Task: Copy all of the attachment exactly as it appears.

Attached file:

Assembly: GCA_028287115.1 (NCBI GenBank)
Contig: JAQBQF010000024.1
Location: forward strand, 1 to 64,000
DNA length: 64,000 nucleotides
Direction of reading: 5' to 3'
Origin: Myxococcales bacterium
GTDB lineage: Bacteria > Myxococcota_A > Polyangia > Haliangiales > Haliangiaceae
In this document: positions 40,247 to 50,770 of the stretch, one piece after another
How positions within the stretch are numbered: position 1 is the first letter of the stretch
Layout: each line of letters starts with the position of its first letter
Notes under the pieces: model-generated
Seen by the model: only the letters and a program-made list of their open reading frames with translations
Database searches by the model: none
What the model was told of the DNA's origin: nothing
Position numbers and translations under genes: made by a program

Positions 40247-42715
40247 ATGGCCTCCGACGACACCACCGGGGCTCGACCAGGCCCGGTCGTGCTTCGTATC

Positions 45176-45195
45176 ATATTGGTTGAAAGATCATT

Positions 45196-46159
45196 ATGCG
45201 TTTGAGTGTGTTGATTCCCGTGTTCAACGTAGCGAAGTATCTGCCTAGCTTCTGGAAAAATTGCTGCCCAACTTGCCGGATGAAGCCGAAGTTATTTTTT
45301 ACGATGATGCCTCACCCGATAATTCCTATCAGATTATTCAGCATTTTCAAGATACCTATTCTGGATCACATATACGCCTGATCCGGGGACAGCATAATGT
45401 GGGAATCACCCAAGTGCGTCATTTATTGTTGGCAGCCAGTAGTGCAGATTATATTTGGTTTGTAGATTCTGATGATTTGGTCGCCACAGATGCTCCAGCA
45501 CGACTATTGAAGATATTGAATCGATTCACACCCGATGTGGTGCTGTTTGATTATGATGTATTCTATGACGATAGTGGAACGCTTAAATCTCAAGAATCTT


Assembly: GCA_028287115.1 (NCBI GenBank)
Contig: JAQBQF010000024.1
Location: forward strand, 1 to 64,000
DNA length: 64,000 nucleotides
Direction of reading: 5' to 3'
Origin: Myxococcales bacterium
GTDB lineage: Bacteria > Myxococcota_A > Polyangia > Haliangiales > Haliangiaceae
In this document: positions 40,247 to 50,770 of the stretch, one piece after another
How positions within the stretch are numbered: position 1 is the first letter of the stretch
Layout: each line of letters starts with the position of its first letter
Notes under the pieces: model-generated
Seen by the model: only the letters and a program-made list of their open reading frames with translations
Database searches by the model: none
What the model was told of the DNA's origin: nothing
Position numbers and translations under genes: made by a program

Positions 40247-42715
40247 ATGGCCTCCGACGACACCACCGGGGCTCGACCAGGCCCGGTCGTGCTTCGTATC

Positions 45176-45195
45176 ATATTGGTTGAAAGATCATT

Positions 45196-46159
45196 ATGCG
45201 TTTGAGTGTGTTGATTCCCGTGTTCAACGTAGCGAAGTATCTGCCTAGCTTCTGGAAAAATTGCTGCCCAACTTGCCGGATGAAGCCGAAGTTATTTTTT
45301 ACGATGATGCCTCACCCGATAATTCCTATCAGATTATTCAGCATTTTCAAGATACCTATTCTGGATCACATATACGCCTGATCCGGGGACAGCATAATGT
45401 GGGAATCACCCAAGTGCGTCATTTATTGTTGGCAGCCAGTAGTGCAGATTATATTTGGTTTGTAGATTCTGATGATTTGGTCGCCACAGATGCTCCAGCA
45501 CGACTATTGAAGATATTGAATCGATTCACACCCGATGTGGTGCTGTTTGATTATGATGTATTCTATGACGATAGTGGAACGCTTAAATCTCAAGAATCTT